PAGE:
Also, there are arguments against particular time travel methods. For instance, that you can't use wormholes, because they will become singular or/and self-destroy. There are theorems suggesting that in reasonable conditions closed timelike curves are accompanied by singularities, so if there are no singularities, there is no time travel.

Alternatively, you can make the characters discover fictional laws forbidding time travel.

I am very curious why a science fiction writer would want to reject time travel.


Update

If you are interested in various aspects of time travel (involving formulae), check this conference, The Time Machine Factory, 2012. The proceedings just appeared and are available online.

Update 2

The introduction of this paper by Seth Lloyd et. al. contains a brief review of many results concerning time travel, and references.

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I am very curious why a science fiction writer would want to reject time travel. - Only in one direction. For one possibility, it creates "you can never return" internal conflicts, which can act as a metaphor for growing up. –  Izkata Sep 23 '13 at 1:52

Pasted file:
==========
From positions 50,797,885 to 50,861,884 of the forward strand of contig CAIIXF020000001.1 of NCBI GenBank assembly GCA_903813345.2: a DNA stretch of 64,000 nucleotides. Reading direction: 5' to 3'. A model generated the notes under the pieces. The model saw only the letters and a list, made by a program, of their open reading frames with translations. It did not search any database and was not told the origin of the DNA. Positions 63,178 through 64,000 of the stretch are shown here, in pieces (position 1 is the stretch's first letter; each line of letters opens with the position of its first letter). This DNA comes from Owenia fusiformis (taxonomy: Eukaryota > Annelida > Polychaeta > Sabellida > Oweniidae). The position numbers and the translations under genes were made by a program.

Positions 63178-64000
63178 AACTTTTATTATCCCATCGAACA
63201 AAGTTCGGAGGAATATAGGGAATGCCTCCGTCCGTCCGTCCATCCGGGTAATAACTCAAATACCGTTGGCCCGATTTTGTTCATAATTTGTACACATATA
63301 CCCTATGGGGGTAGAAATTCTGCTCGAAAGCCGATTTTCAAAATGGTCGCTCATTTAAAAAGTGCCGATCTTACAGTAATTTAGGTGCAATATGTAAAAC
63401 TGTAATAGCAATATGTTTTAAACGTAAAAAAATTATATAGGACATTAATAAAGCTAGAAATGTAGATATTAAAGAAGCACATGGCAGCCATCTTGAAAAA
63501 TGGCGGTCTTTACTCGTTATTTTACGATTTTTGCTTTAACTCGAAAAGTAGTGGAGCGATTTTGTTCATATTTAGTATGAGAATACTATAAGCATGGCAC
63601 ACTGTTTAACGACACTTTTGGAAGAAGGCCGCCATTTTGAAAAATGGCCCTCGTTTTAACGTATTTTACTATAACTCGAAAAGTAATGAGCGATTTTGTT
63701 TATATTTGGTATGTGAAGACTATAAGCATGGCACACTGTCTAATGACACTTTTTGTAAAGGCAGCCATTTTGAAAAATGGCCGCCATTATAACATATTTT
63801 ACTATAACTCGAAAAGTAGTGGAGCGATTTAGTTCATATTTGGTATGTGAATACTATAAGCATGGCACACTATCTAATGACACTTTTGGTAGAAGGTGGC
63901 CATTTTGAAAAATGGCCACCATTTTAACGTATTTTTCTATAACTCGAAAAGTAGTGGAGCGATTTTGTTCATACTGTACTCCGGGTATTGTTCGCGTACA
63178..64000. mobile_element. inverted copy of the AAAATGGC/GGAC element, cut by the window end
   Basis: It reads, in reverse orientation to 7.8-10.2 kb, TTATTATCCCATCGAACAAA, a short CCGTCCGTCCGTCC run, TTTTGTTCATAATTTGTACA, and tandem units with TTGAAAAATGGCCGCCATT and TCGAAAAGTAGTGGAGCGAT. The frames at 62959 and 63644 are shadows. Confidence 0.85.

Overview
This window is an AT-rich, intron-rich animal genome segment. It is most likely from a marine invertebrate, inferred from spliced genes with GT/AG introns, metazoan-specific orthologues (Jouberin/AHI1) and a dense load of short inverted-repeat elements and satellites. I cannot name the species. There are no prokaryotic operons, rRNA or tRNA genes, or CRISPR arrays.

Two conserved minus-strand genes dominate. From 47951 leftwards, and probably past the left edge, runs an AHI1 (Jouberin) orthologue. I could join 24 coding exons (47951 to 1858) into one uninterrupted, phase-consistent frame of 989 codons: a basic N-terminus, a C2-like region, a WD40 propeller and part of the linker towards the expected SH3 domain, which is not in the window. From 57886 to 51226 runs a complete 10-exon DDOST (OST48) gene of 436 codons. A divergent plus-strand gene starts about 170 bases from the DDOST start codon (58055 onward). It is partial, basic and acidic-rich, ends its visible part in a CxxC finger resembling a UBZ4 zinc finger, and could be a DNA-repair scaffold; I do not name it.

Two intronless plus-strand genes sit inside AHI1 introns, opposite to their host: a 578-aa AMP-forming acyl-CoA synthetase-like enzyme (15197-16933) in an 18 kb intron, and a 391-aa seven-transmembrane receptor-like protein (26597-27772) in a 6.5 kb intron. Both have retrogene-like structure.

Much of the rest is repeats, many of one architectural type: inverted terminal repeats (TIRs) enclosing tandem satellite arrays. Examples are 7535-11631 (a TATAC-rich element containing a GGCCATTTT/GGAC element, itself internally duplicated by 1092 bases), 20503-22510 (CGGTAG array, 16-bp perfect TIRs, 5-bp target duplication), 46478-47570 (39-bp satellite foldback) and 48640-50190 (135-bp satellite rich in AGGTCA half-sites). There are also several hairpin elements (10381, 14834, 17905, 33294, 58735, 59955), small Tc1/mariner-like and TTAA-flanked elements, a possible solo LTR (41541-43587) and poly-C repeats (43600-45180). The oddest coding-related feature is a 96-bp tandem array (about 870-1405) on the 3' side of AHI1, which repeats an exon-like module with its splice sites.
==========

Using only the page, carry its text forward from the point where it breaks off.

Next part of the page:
Well, the most trivial one is "Where the hell are all the time travellers from the future today?"

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What if Jesus was time travaller ? –  BioHazard Sep 22 '13 at 19:28
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@BioHazard: Michael Moorcock en.wikipedia.org/wiki/Behold_the_Man_%28novel%29, and also Ilya Varshavsky has a short story, with the subject that Jesus Christ was time traveler. –  Cristi Stoica Sep 22 '13 at 20:34
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How do you know those geniuses are not time travellers? They won't tell us that. –  scaaahu Sep 23 '13 at 10:13
    
Because we lack the technology for them to come here. Once we have the technology to receive messages sent from the future things like this could go quick. Some experiments actually show very interesting results where a signal is received a fraction of a second before it is actually sent. But for a novel this would be a good explanation. –  Menno Gouw Nov 14 '13 at 9:50

One additional nice feature to consider in rejecting time travel is global entropy of the universe. As far as it is known today, in the past universe had lower entropy and it is impossible to reduce the entropy of the system without dumping the "excess entropy" (plus, whatever additional entropy created in the process) elsewhere.